The Mayor of Wilton Manors, Justin Flippen, died suddenly yesterday. He was 41.
Flippen was driving to Tuesday evening’s City Commission meeting when he became ill. He was rushed to hospital, where he passed away, according to officials. Early reports suggested he’d suffered a massive heart attack. Today, Police Chief Paul O’Connell, after consultation with the Chief Medical Examiner, said the cause of death was a brain aneurysm.
“We are very sad. Our hearts go out to Justin’s family and friends,” the Wilton Manors city officials said in a statement. “This is a horrible loss for our community.”
Flippen was elected mayor in 2018. It was a landmark election year for the South Florida city as all its elected city officials were LGBTQ. After Palm Springs, it was only the second US city to report an all-LGBTQ elected commission.
His sudden death has shocked the Wilton Manors community.
“Like all of us who knew him, I am devastated by the news of Justin Flippen’s passing,” tweeted Broward & Palm Beach Rep. Ted Deutch. “Justin was a fine public servant, a wonderful person, and a dear friend. My thoughts are with his family as we all mourn this tragic loss. May Justin rest in peace.”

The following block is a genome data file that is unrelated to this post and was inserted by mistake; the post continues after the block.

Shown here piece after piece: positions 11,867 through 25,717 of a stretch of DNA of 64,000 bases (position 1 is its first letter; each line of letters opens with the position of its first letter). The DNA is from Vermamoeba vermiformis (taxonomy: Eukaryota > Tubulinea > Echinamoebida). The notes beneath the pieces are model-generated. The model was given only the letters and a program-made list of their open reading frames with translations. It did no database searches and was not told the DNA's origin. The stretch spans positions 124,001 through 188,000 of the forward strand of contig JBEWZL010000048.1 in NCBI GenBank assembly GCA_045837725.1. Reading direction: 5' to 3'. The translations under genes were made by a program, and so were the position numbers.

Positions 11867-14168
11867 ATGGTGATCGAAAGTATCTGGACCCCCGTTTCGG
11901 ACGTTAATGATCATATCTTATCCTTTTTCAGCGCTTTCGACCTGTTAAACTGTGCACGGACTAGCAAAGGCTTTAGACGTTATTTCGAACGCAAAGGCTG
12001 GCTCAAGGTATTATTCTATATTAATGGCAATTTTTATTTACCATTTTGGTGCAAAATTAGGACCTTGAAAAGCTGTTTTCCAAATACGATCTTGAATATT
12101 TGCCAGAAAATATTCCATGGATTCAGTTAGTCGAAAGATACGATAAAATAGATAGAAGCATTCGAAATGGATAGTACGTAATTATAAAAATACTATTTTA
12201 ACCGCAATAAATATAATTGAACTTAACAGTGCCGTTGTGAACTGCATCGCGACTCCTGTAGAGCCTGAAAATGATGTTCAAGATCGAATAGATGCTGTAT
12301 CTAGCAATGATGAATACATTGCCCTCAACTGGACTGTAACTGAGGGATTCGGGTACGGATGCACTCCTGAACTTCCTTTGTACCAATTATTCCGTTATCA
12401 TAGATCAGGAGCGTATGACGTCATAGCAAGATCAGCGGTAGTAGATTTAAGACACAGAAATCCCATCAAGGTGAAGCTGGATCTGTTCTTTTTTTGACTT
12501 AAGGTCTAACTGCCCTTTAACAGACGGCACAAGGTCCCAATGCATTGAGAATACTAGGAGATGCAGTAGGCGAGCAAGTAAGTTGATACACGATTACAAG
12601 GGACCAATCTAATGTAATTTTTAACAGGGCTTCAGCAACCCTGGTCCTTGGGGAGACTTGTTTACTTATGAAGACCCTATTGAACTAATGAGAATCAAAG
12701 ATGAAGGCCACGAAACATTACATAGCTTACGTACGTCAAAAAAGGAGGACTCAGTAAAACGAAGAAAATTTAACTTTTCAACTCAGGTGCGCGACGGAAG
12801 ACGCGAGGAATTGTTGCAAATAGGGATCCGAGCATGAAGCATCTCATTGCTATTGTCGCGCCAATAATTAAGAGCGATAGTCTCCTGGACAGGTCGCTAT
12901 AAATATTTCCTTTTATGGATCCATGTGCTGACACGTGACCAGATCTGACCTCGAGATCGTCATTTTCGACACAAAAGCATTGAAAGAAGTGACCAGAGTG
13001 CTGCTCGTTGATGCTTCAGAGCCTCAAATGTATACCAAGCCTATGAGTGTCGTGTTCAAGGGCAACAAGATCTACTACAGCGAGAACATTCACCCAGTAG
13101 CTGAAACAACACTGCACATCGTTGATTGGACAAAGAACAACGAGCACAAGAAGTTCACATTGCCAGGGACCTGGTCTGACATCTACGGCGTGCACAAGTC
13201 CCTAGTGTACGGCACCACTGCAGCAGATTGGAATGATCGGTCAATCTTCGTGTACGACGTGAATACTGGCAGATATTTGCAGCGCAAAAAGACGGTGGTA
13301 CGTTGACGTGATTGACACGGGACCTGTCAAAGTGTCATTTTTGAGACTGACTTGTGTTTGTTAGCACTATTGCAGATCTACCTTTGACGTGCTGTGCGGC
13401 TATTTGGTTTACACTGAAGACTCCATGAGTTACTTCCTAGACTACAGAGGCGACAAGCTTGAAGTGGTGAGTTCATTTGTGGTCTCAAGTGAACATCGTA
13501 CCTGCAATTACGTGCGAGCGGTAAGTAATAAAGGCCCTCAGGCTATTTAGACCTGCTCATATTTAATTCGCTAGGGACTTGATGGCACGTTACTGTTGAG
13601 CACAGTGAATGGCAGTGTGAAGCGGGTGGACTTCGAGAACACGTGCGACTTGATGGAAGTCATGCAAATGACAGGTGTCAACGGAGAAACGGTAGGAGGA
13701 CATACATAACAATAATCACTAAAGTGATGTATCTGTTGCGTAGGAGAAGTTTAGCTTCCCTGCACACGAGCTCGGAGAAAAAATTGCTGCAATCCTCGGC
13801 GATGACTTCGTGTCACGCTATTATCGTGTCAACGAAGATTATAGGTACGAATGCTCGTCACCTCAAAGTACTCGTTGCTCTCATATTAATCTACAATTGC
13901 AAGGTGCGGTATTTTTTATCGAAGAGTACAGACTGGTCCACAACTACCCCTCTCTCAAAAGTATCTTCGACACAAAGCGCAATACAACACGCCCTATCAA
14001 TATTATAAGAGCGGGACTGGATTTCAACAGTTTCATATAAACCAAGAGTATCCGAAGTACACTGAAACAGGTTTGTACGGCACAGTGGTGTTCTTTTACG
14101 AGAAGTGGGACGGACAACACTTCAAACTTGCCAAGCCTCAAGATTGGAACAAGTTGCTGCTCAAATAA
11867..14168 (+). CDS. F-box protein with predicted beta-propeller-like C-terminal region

“Justin was a great kid. I’ve watched him grow up from a 20-something legislative aide to the mayor of Wilton Manors. He was engaged. He was getting married. He was so full of hope for the future. I’m just devastated,” said Stacy Ritter to the Sun-Sentinel. Ritter is president and CEO of the Greater Fort Lauderdale Convention and Visitors Bureau – where Flippen worked.
Flippen was raised in Broward County. He gained degrees from Broward College, Florida Atlantic University and the University of Florida Law School. At FAU, he became Florida’s first openly gay student body president.
He was first elected as a city commissioner in 2008, stood unsuccessfully for the House of Representatives in 2010, and then re-elected again to the City Commission in 2014.
“Justin was a lifelong LGBTQ activist and effective leader who found his calling in public service, most recently serving as mayor of the first all-LGBTQ city commission in Florida,” Florida LGBTQ+ Democratic Caucus President Stephen said in a statement. “He will be missed by so many people whose lives he touched, and his legacy will live on forever.”
UPDATE, 2pm ET: This article originally stated the cause of death as a heart attack. The Chief Medical Examiner later determined the cause of death to be due to a brain aneurysm. The copy has been changed to reflect this.